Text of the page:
October 24, 2001
New Safety Standard for Automatic Security Gates Helps
Prevent Deaths and Injuries to Children
- The U.S. Consumer Product Safety Commission (CPSC) is alerting
consumers to a tougher safety standard that should prevent children from
becoming entrapped in automatic security gates. These sliding or swinging
gates are typically found at the entrances of residences, apartment
buildings, condominiums, parking lots and garages, and commercial
Since 1985, CPSC has learned of 32 deaths related to automatic gates,
including 20 deaths to children. From 1990 to 2000, CPSC has estimated that
nearly 25,000 people have been involved in automatic gate-related injuries,
including 9,000 children under 15 years old. Each year over 2,000 people,
including 800 children, are treated in hospital emergency rooms for injuries
to the head, neck, arm, or hand.
Children and adults can be severely injured or killed if they become
entrapped in the gates as they are automatically opened or closed. The
injuries also include cuts, broken bones, hematomas, and amputations. Many
older gates do not have sensing devices or reversing mechanisms to prevent
"If your apartment or condominium complex has an older gate, contact a
manager or your homeowners' association and have it replaced with a safer
automatic gate that meets the new standard. It could save a life," said CPSC
Chairman Ann Brown.
"In educating the public about the danger these gates can present, it is my
hope that other families will not suffer, like my family and nephew have,"
said Michelle Talbert, aunt of 8-year-old Marlow Santos, of Gardena, Calif.,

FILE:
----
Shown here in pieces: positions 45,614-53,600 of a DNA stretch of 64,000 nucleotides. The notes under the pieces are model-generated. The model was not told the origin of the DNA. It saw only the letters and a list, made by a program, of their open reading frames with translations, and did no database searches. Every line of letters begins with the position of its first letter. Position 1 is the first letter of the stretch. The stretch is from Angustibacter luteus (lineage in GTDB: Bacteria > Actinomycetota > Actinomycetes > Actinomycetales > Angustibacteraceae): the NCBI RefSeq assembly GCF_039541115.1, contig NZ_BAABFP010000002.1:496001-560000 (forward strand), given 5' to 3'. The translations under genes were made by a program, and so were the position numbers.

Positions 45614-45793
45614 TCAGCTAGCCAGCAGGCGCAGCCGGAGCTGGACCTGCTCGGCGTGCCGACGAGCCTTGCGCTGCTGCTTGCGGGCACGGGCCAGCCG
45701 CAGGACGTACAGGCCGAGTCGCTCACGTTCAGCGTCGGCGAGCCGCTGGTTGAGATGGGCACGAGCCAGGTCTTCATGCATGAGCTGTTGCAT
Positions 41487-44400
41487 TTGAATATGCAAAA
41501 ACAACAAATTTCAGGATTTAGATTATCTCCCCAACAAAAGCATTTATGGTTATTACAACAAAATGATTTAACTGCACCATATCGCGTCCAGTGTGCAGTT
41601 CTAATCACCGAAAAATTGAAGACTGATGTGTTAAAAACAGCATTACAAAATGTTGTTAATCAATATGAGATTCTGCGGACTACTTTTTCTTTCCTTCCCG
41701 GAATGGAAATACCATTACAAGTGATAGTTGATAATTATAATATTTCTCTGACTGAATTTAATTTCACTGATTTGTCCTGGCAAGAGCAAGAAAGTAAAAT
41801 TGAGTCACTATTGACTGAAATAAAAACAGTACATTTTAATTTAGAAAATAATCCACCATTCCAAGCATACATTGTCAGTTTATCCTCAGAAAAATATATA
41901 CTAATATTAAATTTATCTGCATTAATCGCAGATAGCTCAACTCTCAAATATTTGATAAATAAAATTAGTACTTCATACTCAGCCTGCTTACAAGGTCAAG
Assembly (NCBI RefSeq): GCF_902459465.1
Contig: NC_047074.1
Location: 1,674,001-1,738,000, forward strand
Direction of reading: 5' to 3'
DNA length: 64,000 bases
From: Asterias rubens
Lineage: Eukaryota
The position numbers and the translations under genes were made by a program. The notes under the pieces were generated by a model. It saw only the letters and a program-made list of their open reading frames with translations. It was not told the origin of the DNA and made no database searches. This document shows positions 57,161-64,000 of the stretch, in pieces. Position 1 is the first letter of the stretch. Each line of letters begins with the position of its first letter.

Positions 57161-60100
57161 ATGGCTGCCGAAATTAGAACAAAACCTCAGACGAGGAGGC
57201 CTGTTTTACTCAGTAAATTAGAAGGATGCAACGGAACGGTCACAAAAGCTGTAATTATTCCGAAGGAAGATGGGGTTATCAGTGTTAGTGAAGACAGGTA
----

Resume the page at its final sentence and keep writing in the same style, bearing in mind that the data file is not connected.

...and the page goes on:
who died after he became entrapped in a sliding gate.
CPSC worked with Underwriters Laboratories (UL) to develop the tougher
safety standard that requires automatic gates to have at least two
mechanisms to prevent entrapment. These provisions are similar to the
standards in effect for automatic garage doors. The standard, which UL
adopted in March 2000, requires a sensing device that will reverse the gate
if it encounters an obstruction when opening or closing; and a secondary
sensing mechanism, such as an electric eye or an edge sensor that will
reverse the gate if an obstruction is detected.
Additional safety measures related to gate installation include:
Elimination of all gaps over 2.25 inches. Installation of controls far
enough from the gate so users cannot come into contact with the gate while
operating the controls. Installation of controls where the user has full
view of the gate operation. Elimination of pinch points. Installation of
guarding on exposed rollers. Posting of warning signs on each side of the